1. I agree Ian, it’s very funny when you consider how well the double-deckers would in places like Edinburgh (which is similarly hilly compared to Auckland).

  17. I’m sure it’s worth trialling at the very least and if there are any changes needed to roads for clearances then surely that is acheivable? The new London buses do look pretty cool and I would jump at the chance to ride in one.

    1. It’s seriously non-trivial to increase road clearance. Bridges, street lights, shop fronts, power/phone lines… Bridges are the primary height constraint on the motorway, but for routes such as Dominion Road it’s shop frontages and utility lines. Running over-height buses along Greenlane/Balmoral would be fine, because it’s a designated over-height corridor, but Dominion Road is not, and it’s got encroaching shop fronts.

      Getting an ongoing over-height permit for a suburban route would not be a simple exercise, in part because NZTA has to address the question of “What if the route gets blocked?” For a one-off commercial load it’s fine to have a contingency plan of “Pull over and wait”, but that’s not viable for a bus.

      1. I wonder if this could lead to discussion of buslanes in the centre of the road. That way you can at least eliminate shop frontages as a potential problem.

        1. There’s been plenty of discussion on the topic (just not much action), and in fact the new busway going in as part of the AMETI project uses central bus lanes. Ironically, they would be a return to what we had back in the days that trams ran in Auckland.

        2. True about the discussion. If only Dominion Road had central buslanes. It would solve so many probleme.

        3. Yes, the Johannesburg BRT system (“Rea Vaya”) uses median lanes a lot. It’s hardly rocket science to build vehicles to have doors on the same side of the vehicle as the driver.

        4. Why would you change the doors to have median bus lanes, you can still have the stops on the outside of the median lanes.

        5. Personally I think if you have double deckers you could have doors on both sides. Set the bottom level up as more of a standing area for short trips and preparing to disembark. While the top level can be for people who are on longer journeys.

      2. I didn’t say it would be trivial but if the trial is successfull then surely it is worth some additional investment to improve services?

        1. The trial couldn’t commence without the work being undertaken. You cannot “trial” sending an over-height vehicle under a bridge or around a corner that’s overlapped by a shop front. Either it fits, or it doesn’t.

          Also, non-trivial in this context means several million dollars of work, which is never going to happen. Raising bridges or lowering roads, adjusting utility wires and street lights, it’s expensive and not necessary. We’re not talking about creating a new public transport route or building a bus way, it’s just meddling with the road corridor to fit taller buses than are ordinarily allowed by law.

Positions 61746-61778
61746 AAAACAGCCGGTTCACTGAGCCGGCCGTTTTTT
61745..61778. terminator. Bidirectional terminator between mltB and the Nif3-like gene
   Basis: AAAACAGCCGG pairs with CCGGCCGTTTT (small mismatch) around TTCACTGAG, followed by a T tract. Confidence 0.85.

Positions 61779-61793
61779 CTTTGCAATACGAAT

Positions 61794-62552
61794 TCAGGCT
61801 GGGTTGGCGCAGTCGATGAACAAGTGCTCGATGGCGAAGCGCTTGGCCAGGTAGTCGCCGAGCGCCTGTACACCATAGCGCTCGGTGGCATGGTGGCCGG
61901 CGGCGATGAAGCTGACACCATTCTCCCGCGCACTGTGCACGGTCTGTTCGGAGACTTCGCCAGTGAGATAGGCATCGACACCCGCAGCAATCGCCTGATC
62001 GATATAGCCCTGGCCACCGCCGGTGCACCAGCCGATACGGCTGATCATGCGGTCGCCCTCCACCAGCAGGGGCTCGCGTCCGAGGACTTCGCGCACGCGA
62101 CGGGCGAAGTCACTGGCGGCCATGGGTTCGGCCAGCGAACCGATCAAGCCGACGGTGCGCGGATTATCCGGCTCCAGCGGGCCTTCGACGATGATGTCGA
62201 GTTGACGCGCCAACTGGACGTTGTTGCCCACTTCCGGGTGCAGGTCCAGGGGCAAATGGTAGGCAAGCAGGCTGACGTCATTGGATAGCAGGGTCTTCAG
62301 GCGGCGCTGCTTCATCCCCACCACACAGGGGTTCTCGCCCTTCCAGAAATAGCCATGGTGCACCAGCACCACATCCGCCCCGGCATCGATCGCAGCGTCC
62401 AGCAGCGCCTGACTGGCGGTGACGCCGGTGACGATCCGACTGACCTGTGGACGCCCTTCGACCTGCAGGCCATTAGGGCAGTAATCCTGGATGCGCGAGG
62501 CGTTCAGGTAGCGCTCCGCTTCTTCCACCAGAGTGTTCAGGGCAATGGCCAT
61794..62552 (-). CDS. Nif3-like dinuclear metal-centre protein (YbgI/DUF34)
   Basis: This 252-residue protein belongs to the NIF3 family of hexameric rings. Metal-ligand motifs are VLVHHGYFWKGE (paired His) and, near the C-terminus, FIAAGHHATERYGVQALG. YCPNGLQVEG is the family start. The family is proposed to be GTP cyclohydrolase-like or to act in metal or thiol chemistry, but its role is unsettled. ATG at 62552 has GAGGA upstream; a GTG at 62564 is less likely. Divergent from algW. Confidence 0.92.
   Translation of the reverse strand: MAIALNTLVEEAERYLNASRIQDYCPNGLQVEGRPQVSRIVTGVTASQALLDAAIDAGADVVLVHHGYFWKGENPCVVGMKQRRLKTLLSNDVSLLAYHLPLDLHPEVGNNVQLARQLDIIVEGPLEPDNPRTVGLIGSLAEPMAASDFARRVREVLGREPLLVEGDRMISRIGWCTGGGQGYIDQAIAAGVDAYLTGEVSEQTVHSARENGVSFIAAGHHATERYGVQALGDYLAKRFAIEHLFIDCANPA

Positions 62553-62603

2. You can’t send an overheight bus under a low bridge? Dang, ain’t I stupid.

          I meant trial on the routes where it can work already and then, if they prove successfull, make adjustments as required for other routes. Expensive in places? Yes. But roads are modified all the time for other reasons.

  18. Not too sure why some seem to be assuming that double deckers would be overheight. The press release says “issues such as the weight, height and width of the buses need to be addressed to ensure they meet national standards” which indicates they will not be.

    The pic shows an Alexander Dennis Enviro 500 which is available in a low height version. Assume the trial would involve a narrow version of that (AFAIK the standard one is too wide for NZ).

    1. They’ll be really pushing it to have comfortable interiors and not be over-height. Minimum ground clearance is 0.1m. Maximum standard height is 4.25m. That allows 4.15m to accommodate chassis, roof, interior floors, and provide at least 2m of space on each level. Kiwis are tall, and 2m would be my pick as the barest minimum internal height that they could get away with. If people feel cramped they won’t willingly use buses, and most people would feel pretty crowded if they had to stand in the aisles of something the height of a standard domestic doorway.

      1. Upstairs headroom is much lower than downstairs – 1.8M or so on modern London double deckers and IIRC even lower on the old routemasters.

  19. I heard that NZBus has been test driving a normal bus with a rig mounted to see if it would hit anything.

    Ritchies also has one on order for testing on the Northern Bus way.